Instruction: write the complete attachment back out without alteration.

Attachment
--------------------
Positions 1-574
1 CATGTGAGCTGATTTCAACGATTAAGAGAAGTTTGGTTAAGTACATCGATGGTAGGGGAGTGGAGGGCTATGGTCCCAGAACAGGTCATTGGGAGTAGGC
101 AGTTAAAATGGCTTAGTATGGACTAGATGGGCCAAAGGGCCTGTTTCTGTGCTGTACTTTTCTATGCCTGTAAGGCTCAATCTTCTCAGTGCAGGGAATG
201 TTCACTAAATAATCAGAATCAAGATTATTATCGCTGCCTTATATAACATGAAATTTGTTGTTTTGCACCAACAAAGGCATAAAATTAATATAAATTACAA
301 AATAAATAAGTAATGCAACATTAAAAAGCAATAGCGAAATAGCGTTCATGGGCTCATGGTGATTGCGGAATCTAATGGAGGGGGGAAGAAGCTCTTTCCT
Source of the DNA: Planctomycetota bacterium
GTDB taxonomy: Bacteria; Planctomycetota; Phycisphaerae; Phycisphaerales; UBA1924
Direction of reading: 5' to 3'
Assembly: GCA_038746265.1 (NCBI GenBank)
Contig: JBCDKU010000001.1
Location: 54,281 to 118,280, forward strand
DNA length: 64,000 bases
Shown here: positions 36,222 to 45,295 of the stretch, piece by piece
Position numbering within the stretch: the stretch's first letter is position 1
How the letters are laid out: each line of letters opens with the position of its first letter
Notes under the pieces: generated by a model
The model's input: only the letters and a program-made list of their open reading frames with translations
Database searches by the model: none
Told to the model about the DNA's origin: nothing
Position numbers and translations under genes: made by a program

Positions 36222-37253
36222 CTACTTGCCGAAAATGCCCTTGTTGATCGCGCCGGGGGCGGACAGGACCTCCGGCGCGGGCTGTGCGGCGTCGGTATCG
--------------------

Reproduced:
Positions 1-574
1 CATGTGAGCTGATTTCAACGATTAAGAGAAGTTTGGTTAAGTACATCGATGGTAGGGGAGTGGAGGGCTATGGTCCCAGAACAGGTCATTGGGAGTAGGC
101 AGTTAAAATGGCTTAGTATGGACTAGATGGGCCAAAGGGCCTGTTTCTGTGCTGTACTTTTCTATGCCTGTAAGGCTCAATCTTCTCAGTGCAGGGAATG
201 TTCACTAAATAATCAGAATCAAGATTATTATCGCTGCCTTATATAACATGAAATTTGTTGTTTTGCACCAACAAAGGCATAAAATTAATATAAATTACAA
301 AATAAATAAGTAATGCAACATTAAAAAGCAATAGCGAAATAGCGTTCATGGGCTCATGGTGATTGCGGAATCTAATGGAGGGGGGAAGAAGCTCTTTCCT
Source of the DNA: Planctomycetota bacterium
GTDB taxonomy: Bacteria; Planctomycetota; Phycisphaerae; Phycisphaerales; UBA1924
Direction of reading: 5' to 3'
Assembly: GCA_038746265.1 (NCBI GenBank)
Contig: JBCDKU010000001.1
Location: 54,281 to 118,280, forward strand
DNA length: 64,000 bases
Shown here: positions 36,222 to 45,295 of the stretch, piece by piece
Position numbering within the stretch: the stretch's first letter is position 1
How the letters are laid out: each line of letters opens with the position of its first letter
Notes under the pieces: generated by a model
The model's input: only the letters and a program-made list of their open reading frames with translations
Database searches by the model: none
Told to the model about the DNA's origin: nothing
Position numbers and translations under genes: made by a program

Positions 36222-37253
36222 CTACTTGCCGAAAATGCCCTTGTTGATCGCGCCGGGGGCGGACAGGACCTCCGGCGCGGGCTGTGCGGCGTCGGTATCG